In August, we spent 60 seconds with Carmel Franklin, Director, Care Financial Counselling Service; Chair, Financial Counselling Australia; Member of the FOS Consumer Liaison Group
How has financial counselling changed in recent years?
When I started in the sector 20 years ago, there was much more of a sense of ‘us and them’ with industry. In the past few years, we have developed a collaborative approach with financial institutions which is delivering better outcomes for clients.
The introduction of the National Credit Code has enabled us to work more consistently and efficiently across Australia, and the industry recognises the value in working with us and that we have matured as a sector. We now have opportunities that we never had before for formal engagement with industry, for example through the Australian Bankers’ Association’s industry strategy working group.
How did funding uncertainty affect the sector in the past year?
The past year has been enormously challenging for the sector and because organisations have been unsure whether they will retain funding, some counsellors have already left the industry and in most cases, they weren’t replaced.
However, it’s clear that the Government values the work we do in the sector and, as the peak body, we have been invited to apply for additional funding – in particular to support financial capability and money management workers.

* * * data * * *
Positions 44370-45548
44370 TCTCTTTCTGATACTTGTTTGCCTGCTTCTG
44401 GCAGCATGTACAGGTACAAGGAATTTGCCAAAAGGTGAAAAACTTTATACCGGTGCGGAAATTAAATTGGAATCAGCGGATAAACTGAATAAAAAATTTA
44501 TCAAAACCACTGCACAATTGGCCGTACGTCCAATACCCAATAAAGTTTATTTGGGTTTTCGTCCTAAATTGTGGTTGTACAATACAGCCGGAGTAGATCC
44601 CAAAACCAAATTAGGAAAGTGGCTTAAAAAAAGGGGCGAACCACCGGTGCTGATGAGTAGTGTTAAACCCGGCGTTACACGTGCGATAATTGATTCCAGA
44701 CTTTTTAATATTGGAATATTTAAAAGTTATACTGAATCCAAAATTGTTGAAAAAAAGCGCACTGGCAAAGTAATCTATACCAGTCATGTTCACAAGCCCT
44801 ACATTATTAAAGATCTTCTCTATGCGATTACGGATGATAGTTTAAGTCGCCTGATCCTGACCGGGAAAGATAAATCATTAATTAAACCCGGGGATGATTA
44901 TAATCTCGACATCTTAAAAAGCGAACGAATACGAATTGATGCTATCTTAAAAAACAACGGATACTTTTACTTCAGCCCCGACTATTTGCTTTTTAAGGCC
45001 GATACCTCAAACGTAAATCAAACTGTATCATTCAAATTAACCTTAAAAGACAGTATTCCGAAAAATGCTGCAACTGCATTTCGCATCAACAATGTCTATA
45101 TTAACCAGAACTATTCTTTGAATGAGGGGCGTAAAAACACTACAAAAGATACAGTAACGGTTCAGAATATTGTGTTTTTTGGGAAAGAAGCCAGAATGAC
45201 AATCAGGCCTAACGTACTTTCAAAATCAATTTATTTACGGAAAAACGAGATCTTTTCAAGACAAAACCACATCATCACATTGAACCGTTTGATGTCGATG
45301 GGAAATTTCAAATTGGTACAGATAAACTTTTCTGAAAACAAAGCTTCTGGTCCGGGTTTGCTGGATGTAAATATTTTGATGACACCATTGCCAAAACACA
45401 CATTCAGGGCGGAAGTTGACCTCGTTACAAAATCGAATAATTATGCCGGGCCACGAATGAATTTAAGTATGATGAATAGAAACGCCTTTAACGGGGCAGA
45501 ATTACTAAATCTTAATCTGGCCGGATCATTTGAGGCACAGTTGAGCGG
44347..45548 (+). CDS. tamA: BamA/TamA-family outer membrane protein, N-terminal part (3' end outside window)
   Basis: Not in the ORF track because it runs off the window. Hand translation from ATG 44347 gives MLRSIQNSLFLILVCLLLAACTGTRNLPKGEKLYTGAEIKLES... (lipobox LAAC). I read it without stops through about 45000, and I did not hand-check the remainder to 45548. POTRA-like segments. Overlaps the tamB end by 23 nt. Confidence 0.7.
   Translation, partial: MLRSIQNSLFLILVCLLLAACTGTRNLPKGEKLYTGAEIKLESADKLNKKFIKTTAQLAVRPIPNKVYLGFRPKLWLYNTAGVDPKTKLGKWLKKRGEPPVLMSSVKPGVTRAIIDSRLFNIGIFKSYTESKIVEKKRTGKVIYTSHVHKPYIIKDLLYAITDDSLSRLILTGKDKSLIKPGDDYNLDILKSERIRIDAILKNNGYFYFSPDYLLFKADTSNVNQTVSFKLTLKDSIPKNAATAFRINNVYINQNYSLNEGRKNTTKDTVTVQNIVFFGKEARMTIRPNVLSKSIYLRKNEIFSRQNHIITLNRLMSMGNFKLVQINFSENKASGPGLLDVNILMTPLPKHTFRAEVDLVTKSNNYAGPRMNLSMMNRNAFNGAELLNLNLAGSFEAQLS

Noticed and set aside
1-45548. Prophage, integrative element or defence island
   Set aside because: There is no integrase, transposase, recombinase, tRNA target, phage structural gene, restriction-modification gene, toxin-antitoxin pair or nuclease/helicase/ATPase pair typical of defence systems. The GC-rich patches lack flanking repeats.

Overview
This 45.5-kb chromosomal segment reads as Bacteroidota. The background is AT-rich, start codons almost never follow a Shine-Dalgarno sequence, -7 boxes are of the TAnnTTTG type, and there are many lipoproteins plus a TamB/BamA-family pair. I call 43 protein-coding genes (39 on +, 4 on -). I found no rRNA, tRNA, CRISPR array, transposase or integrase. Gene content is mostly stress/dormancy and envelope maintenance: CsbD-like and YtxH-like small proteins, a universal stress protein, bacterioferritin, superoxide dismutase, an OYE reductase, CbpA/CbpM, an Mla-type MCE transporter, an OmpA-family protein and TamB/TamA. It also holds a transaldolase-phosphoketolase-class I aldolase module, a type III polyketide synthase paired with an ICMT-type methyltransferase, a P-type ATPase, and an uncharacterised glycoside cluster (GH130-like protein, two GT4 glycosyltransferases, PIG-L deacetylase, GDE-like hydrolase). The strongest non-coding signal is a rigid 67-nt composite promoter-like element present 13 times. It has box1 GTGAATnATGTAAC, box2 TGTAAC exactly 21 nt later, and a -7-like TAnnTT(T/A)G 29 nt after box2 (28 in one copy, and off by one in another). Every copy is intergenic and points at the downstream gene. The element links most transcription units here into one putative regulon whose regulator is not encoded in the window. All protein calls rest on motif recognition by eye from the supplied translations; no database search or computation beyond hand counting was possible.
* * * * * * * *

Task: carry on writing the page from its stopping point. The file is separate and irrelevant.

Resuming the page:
How do financial counsellors help consumers?
The Wyatt Foundation has undertaken a cost/benefit analysis that shows the many benefits of financial counselling for people in financial hardship. We provide people in such situations with information on all of their options, and support them to work through these options. We also advocate on behalf of clients with creditors. The aim is to get sustainable payments in place to help them get back on their feet.
Is demand for financial counsellors increasing?
Yes, we have about 950 financial counsellors across Australia, but as consumers’ financial situations become more complex, it is difficult for us to keep up with demand. Financial institutions increasingly recognise the value of financial counsellors, and are referring a lot more people to us – and we encourage that - so it is frustrating (for us and them) when they are told that our services have a waiting list.
Why are demands from consumers increasing?
Historically, people were in debt but usually had only one credit card. Now, there are so many products available, and more choice can mean more confusion. Also, life circumstances are increasingly complicated for many people, with complex family situations, marital breakdown and mental health issues much more common.
We have to keep pace with all this complexity through training, professional development and supervision to ensure financial counsellors have the very specific skills and knowledge to deal with clients, especially those in vulnerable situations.
FOS plays a fantastic role here – when people cannot come to an arrangement with their financial institution, they can take their matter to FOS. Being on the Consumer Liaison Group has given me an insight into how FOS works, and this understanding has helped me advise consumers on how to achieve the best outcome for them.